Fuller Library

A contemporary, highly useable hub for a constantly rotating set of services and subscriptions in service of an international student body of thousands.

Client: Fuller Seminary
Website: fuller.edu
Services: User Research, UX/UI Design, PM
Tools: Sketch, Wordpress, Material Design, WP Toolset

MY ROLES

user researcher & user advocate

designer of UX, UI

web developer: PHP, javascript, HTML, CSS

project manager & rotating stakeholder wrangler

Challenge:

To update an aging website mismatched with the library’s new, modern building with a modern CMS (WordPress) that enables

  • easy updates and communication to patrons by non-technical library staff
  • easy reference to library hours and policies
  • a unified point of departure to a wide-ranging and ever-changing collection of external vendor-based services

Outcome:

Material Design Plus Material Architecture

Starting with a photo of the library’s newly updated campus with strong visual identity, I began to bring that visual identity into conversation with Google’s material design specification site. The library web team had highlighted material design as a positive expression of what they intended by “clean design.” Further, the library site was interested in having less visual continuity with the main institutional website so starting with the strong architectural visuals of the building itself was an easy point of departure.

What Exactly Am I Searching?

The preliminary user survey and research revealed that there was considerable confusion of what the boundaries were on any given search initiated from the old website. Were they searching books or periodicals? Databases or policy? This is a common problem faced by library websites who often serve as a sort of power-strip to plug in various services and appliances. Many rely on tabbed search boxes but these performed poorly in face to face user-tests with library patrons. The first, default tab was often the only one engaged.

Instead I went with a user centered approach based not the top tasks listed by the respondents to the survey: to find articles, books, and ebooks. Though the catalog vendor does allow filtering of search results after a global search many users never find this. So rather than folding all the search boxes into tabs, we instead made one search box per page and many pages focused on particular searches. To make more clear what any given search boxes were searching, I added tool-tips on hover to make explicit where the search was going and what boundaries were on it.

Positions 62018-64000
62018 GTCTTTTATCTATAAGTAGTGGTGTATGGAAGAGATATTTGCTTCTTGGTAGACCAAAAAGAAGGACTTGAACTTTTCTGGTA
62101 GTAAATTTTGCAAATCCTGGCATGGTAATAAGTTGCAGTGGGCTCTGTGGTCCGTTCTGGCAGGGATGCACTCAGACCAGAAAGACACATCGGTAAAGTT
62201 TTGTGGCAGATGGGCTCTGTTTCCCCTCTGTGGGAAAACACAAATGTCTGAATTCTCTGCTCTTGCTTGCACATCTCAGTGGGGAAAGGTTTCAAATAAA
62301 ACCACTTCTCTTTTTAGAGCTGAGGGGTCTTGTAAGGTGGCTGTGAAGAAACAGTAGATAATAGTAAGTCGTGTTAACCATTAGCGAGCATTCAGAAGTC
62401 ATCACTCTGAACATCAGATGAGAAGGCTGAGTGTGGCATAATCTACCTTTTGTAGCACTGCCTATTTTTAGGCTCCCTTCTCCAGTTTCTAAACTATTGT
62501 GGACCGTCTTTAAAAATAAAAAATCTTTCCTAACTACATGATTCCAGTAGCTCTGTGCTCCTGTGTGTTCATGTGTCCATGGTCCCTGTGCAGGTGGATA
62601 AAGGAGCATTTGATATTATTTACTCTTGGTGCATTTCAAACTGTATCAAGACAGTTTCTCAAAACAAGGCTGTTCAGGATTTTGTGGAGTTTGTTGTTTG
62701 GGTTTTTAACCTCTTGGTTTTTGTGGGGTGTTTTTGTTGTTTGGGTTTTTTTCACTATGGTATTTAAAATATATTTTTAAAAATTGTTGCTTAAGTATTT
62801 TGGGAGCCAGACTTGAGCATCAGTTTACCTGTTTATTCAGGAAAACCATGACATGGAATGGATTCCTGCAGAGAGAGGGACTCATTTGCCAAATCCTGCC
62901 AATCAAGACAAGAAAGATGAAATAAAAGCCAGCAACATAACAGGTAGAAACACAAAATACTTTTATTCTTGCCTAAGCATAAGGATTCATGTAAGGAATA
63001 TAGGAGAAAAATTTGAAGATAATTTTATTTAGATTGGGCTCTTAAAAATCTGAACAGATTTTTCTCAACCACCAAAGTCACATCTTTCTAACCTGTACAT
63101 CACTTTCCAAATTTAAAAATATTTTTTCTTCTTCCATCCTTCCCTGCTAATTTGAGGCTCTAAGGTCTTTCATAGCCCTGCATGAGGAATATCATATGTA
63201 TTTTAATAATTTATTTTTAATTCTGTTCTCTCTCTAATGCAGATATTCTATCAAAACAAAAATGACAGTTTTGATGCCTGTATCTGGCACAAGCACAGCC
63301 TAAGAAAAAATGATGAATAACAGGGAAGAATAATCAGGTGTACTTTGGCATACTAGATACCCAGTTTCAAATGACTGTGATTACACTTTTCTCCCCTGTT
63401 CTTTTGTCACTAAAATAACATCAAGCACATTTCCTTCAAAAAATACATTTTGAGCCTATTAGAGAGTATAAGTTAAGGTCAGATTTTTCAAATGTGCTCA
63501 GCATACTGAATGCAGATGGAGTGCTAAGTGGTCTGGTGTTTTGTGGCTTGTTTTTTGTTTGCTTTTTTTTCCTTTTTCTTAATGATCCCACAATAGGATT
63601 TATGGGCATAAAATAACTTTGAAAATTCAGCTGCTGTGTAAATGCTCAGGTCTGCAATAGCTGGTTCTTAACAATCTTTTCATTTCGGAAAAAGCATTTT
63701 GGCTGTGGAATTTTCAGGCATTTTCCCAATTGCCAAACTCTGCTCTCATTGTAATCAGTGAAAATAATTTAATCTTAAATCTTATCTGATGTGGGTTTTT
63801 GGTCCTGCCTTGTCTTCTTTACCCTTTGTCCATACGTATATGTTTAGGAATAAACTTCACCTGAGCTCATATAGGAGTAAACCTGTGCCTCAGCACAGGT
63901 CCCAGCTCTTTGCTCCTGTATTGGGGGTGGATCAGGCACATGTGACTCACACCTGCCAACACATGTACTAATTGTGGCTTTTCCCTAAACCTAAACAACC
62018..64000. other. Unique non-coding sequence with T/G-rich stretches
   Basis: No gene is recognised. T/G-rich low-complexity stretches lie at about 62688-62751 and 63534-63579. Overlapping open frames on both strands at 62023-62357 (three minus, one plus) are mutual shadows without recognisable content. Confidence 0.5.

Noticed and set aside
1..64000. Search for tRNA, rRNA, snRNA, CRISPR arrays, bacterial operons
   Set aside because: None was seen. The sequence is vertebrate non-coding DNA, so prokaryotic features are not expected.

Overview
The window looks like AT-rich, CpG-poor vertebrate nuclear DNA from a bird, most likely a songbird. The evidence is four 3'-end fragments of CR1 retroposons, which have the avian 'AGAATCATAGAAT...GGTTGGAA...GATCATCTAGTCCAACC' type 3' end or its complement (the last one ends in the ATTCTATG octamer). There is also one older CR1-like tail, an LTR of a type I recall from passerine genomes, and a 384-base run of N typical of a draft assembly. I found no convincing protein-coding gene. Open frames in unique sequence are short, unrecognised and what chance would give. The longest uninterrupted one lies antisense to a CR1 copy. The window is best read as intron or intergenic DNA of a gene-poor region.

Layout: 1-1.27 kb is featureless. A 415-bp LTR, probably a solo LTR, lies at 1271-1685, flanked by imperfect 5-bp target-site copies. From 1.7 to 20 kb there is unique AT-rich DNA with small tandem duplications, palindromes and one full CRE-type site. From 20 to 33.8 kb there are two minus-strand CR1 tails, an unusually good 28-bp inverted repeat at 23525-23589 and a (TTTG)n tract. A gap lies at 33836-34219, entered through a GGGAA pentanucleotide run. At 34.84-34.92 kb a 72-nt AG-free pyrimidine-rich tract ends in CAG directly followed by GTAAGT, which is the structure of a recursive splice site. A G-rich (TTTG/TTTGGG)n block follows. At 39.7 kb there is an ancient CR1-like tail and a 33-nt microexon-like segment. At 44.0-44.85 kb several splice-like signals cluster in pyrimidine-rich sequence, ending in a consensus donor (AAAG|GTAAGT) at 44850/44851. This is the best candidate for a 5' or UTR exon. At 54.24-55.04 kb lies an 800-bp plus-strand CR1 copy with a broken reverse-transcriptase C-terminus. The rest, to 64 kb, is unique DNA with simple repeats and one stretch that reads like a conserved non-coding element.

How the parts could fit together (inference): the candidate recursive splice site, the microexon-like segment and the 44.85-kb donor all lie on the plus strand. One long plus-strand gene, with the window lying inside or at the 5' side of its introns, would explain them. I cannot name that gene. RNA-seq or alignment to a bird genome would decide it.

Some user approaches to searches are persistent despite being ill advised. For example, not all periodical articles are indexed by the main catalog, so a search there may or may not discover whether that article is available through one of the library’s database subscriptions. But this approach enabled us to still work with the persistent user interest in a less than optimum strategy and use it as a teachable moment.

Managing Databases, a Visual Approach

The top priority activity on the site for all user types (students at masters and phD level as well as faculty) is to access remote database subscriptions. These are bundles of periodicals, books and collections made available to students by library subscription. There are many that never change but also a good number that rotate in an out. Access is managed for on-campus users by clicking through the library link and matching an IP range. For off-campus users they need to sign-in to create as session. In either case their journey must begin with the library site.

Yet in the old site the list was over a hundred blue hyper-links in small text on a white page. Further the link to the database must include a variable to route the user through the proxy login process.

I designed a custom post type in WordPress that enabled the library staff to add and remove databases as our subscriptions changed and to tag them with critical information such as whether or not they are full-text.

More importantly I designed a page listing that enabled filtering by category, instant search by name and even included a visual cue to the user of what the database they were trying to find looked like. This enabled visual confirmation of their intended destination and served to prepare them for leaving the site. 

Early user feedback showed that while the majority enjoyed the visual card view, a vocal minority found it too busy and confusing. They just wanted their list back. Fortunately WP-Toolset made building an alternate view from the same database call trivially easy, so I added a “List View” button that re-renders the call.

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